On desire : why we want what we want
"Don't believe everything you think" (my favorite bumper sticker) might be one way to express some of the advice the author gives in his conclusion.
Halfway through this now and I'm still finding it well written and absorbing. I read the last third quickly in the bookstore to see if it ended up in a place worth going. I've been taking much more time to read my copy here at home, to enjoy it more and understand it better.
William B. Irvine is a Professor of Philosophy at Wright State University, in Dayton, Ohio.
View the book flap in the large or original size version of this photo to read the summary blurb. Of course you can also check Amazon and other sources, or stop by a local bookstore.
This book reminds me of another more narrowly focused yet also excellent book with similar advice that was published 11 years ago: Timothy Miller's How to want what you have (New York : Henry Holt and Co., c1995).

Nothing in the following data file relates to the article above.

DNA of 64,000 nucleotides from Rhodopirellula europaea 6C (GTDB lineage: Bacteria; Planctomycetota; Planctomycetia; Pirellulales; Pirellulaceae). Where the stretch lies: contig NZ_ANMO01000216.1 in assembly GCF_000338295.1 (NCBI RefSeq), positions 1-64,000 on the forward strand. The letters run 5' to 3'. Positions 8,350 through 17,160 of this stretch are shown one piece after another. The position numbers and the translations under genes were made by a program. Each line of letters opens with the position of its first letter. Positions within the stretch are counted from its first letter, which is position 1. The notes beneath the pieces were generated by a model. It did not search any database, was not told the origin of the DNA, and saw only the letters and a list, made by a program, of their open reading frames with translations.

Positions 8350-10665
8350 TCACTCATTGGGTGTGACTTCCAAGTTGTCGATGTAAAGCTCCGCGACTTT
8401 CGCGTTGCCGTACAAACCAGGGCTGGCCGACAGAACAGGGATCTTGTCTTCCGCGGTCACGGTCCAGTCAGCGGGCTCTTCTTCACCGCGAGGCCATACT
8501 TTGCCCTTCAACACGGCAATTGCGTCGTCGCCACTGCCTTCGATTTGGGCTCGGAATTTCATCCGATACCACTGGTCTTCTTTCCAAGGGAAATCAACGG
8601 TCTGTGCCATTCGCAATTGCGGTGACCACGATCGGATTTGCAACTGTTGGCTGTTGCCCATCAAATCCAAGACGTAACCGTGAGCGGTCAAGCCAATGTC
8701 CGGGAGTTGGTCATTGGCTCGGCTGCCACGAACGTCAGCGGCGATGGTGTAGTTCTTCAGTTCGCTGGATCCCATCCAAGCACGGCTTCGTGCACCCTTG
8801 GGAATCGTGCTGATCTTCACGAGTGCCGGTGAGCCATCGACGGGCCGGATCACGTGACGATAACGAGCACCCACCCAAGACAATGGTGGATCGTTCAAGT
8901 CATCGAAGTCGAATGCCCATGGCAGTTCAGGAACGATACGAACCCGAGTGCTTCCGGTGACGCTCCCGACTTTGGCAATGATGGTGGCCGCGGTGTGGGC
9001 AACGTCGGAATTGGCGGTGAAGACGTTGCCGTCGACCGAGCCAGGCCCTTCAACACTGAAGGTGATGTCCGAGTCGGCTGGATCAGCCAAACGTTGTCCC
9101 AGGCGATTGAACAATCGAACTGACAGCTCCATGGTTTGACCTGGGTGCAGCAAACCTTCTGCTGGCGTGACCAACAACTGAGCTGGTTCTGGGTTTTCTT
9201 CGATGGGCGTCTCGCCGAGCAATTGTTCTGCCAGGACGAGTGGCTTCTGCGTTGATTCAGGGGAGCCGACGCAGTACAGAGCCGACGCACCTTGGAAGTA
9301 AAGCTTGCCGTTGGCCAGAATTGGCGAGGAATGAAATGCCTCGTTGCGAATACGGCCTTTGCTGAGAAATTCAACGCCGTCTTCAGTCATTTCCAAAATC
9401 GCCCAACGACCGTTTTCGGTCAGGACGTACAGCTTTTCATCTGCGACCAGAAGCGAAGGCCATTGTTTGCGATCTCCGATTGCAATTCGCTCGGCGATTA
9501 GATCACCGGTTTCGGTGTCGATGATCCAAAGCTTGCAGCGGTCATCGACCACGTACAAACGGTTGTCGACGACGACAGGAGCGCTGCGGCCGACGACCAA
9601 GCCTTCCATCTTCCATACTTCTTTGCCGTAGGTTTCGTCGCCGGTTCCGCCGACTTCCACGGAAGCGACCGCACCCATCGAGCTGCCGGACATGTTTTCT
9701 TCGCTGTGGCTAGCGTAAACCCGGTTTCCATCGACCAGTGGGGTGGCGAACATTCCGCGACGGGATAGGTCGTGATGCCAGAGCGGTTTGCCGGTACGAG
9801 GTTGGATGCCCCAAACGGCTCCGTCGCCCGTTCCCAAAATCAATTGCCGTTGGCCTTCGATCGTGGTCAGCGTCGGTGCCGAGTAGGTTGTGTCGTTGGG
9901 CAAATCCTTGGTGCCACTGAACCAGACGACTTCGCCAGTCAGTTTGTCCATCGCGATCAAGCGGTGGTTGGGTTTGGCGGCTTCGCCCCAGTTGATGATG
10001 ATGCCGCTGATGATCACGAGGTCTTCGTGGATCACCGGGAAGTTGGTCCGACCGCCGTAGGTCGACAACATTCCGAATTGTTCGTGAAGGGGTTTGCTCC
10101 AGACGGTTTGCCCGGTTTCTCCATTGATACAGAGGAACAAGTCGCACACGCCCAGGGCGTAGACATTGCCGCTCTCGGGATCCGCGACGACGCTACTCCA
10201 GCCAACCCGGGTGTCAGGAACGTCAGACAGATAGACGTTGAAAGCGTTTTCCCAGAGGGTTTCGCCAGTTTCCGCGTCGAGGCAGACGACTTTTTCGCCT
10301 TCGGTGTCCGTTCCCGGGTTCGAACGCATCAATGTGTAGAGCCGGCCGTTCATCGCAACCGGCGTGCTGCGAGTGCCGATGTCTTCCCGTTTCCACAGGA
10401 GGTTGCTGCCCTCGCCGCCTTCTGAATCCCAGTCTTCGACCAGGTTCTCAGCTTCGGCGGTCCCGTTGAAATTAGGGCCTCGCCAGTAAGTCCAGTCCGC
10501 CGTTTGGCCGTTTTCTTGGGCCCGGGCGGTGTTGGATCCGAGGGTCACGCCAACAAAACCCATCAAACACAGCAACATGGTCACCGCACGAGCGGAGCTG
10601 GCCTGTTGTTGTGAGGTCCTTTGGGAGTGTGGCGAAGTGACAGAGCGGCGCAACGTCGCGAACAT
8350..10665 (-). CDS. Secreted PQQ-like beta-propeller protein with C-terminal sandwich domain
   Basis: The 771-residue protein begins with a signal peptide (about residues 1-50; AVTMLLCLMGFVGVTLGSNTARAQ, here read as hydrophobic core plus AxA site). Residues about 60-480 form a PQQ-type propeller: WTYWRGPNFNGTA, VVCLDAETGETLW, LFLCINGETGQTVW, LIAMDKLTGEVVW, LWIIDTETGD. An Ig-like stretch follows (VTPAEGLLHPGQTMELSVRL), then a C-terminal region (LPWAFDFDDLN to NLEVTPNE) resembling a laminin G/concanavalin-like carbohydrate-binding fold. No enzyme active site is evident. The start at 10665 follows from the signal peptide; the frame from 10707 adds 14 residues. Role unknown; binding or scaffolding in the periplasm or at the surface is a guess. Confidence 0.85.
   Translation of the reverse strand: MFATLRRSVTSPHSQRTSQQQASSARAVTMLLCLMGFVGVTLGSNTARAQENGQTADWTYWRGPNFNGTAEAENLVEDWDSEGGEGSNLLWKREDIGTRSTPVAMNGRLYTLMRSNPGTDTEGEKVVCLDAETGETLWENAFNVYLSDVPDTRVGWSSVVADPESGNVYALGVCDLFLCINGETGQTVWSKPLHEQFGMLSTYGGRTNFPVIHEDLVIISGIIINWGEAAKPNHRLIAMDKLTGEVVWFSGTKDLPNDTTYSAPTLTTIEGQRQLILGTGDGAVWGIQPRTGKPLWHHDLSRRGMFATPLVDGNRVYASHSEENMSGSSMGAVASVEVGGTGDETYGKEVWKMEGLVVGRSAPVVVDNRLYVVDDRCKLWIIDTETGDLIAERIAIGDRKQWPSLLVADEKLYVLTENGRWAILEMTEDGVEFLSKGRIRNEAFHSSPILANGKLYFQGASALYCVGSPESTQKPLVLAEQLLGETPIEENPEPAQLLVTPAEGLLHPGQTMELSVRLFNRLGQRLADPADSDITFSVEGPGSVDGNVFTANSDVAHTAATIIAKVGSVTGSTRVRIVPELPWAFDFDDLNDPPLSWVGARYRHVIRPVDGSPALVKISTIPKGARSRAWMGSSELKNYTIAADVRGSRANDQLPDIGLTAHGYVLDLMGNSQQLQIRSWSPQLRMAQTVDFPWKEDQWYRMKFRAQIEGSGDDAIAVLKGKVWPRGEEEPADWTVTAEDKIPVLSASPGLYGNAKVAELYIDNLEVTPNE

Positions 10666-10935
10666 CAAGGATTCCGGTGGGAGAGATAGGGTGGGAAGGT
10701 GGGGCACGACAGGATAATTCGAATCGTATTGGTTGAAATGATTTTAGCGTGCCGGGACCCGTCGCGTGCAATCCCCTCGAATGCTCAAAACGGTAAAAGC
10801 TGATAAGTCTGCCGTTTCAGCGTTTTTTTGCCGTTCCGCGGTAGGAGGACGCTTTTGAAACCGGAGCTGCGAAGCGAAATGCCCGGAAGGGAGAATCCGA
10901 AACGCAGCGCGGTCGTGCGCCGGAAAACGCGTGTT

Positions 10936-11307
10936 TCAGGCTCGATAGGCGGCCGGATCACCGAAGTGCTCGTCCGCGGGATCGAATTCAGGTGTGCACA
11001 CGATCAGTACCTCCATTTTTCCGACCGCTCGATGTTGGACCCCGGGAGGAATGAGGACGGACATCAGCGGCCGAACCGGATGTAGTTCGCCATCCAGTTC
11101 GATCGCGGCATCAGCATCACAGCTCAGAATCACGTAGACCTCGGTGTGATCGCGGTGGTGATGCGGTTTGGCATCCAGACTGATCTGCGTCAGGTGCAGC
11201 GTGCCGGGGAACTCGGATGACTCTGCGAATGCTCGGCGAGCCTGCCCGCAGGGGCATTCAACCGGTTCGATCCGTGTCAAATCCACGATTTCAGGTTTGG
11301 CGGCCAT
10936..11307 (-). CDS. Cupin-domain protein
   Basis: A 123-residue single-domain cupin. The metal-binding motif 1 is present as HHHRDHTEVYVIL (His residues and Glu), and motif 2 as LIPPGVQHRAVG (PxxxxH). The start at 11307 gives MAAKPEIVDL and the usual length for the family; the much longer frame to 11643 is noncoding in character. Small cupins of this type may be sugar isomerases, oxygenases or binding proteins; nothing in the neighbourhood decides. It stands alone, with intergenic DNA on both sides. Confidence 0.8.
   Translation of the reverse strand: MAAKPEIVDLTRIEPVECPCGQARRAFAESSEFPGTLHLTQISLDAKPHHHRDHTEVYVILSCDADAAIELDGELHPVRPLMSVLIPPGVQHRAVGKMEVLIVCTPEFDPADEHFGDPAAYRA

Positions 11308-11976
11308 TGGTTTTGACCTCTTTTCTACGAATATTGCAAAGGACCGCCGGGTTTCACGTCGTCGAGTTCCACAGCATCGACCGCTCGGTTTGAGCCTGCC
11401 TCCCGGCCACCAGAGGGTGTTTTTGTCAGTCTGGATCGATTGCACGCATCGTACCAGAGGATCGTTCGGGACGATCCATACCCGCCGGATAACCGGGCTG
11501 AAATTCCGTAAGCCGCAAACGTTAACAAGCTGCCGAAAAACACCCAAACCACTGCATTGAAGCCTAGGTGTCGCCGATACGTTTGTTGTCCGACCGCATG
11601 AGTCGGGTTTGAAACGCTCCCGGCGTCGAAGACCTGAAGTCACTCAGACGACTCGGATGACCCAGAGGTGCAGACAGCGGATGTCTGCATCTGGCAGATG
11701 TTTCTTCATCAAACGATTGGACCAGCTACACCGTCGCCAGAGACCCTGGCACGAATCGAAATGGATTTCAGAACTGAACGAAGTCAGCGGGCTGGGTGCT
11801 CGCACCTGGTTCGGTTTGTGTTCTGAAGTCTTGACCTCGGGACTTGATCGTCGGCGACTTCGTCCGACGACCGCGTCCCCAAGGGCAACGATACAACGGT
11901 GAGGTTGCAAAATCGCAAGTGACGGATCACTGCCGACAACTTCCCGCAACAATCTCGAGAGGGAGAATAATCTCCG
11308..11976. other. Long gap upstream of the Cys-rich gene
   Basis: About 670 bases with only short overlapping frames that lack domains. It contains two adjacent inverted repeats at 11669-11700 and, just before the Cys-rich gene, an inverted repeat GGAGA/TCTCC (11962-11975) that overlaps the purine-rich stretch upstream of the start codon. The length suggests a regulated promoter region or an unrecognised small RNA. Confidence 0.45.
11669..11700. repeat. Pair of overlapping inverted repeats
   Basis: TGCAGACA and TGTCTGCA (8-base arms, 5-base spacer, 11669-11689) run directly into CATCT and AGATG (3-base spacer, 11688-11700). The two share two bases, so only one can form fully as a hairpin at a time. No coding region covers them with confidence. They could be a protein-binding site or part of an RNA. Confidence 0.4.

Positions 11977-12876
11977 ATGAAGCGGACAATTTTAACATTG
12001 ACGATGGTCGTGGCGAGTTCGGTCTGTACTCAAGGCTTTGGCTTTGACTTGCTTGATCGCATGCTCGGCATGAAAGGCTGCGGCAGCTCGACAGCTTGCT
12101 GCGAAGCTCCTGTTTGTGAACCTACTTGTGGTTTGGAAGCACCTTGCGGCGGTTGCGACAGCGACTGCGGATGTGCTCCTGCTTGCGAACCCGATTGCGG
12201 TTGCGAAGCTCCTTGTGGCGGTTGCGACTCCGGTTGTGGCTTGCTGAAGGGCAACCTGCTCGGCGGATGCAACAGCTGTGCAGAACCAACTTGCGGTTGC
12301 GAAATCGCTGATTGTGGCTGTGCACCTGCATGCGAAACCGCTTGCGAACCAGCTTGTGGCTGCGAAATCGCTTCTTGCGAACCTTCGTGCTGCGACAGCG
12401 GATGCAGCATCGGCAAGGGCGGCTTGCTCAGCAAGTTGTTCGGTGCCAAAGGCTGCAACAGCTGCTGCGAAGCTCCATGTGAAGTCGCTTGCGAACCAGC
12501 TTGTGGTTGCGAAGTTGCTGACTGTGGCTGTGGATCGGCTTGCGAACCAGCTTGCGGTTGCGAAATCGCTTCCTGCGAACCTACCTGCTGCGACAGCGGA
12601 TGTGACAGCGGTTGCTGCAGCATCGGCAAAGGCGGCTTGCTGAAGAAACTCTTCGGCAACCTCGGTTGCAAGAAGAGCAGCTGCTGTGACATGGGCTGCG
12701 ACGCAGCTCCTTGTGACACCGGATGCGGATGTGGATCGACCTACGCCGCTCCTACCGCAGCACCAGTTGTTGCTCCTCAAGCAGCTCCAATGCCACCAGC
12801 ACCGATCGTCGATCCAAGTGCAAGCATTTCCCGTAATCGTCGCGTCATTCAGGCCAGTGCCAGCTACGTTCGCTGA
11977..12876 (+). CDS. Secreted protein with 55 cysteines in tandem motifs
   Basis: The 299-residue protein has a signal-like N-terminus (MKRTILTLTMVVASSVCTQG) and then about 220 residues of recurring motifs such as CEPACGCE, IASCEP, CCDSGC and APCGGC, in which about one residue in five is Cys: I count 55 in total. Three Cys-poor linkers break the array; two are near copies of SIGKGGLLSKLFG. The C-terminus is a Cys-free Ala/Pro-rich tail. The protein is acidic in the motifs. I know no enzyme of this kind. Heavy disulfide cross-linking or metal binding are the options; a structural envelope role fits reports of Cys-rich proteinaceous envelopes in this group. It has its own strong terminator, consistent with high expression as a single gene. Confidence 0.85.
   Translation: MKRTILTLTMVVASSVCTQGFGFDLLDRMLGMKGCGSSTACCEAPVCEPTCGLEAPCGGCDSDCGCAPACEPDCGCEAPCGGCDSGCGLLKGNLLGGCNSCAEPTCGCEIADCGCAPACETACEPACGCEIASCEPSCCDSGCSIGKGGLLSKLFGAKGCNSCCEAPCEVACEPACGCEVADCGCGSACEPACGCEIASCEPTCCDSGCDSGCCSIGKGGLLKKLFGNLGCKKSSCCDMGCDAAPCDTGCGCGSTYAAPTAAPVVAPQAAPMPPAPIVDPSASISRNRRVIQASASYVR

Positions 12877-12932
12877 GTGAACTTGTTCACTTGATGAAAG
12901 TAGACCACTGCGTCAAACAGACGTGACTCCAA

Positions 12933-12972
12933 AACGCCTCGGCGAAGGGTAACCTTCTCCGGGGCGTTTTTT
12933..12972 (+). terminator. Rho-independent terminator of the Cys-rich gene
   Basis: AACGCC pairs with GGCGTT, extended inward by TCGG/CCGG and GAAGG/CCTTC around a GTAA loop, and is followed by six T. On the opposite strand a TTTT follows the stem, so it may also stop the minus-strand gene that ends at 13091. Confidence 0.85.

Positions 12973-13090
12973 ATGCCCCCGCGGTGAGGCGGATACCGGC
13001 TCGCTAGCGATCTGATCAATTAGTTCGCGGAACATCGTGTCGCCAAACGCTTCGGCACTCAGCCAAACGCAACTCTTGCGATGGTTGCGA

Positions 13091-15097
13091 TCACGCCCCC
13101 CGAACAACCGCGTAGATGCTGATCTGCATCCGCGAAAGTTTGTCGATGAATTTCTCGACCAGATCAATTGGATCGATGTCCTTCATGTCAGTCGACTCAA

21 May 2006 Sunday. Finished reading it this evening. Irvine concludes by identifying common principles from a variety of different practices for controlling desires and learning to be satisfied.
There are so many good parts I could quote that it was hard to choose this brief excerpt from the conclusion chapter. Page 287:
"... the effort required to master desire is probably less, all things considered, than the effort we will expend trying to fulfill whatever desires pop into our head. It is true that a person attempting to master desire will have to spend time reflecting on his desires and how best to overcome them and might have to spend some of his free time reading philosophers or meditating. But the alternative approach, working to satisfy a never-ending stream of desires, will be far more arduous. The person taking this approach might be forced to spend his adult life doing a job he hates so he can afford the objects of his desires. His days might be frenetic, while the person who works instead to master his desires will enjoy relative tranquility."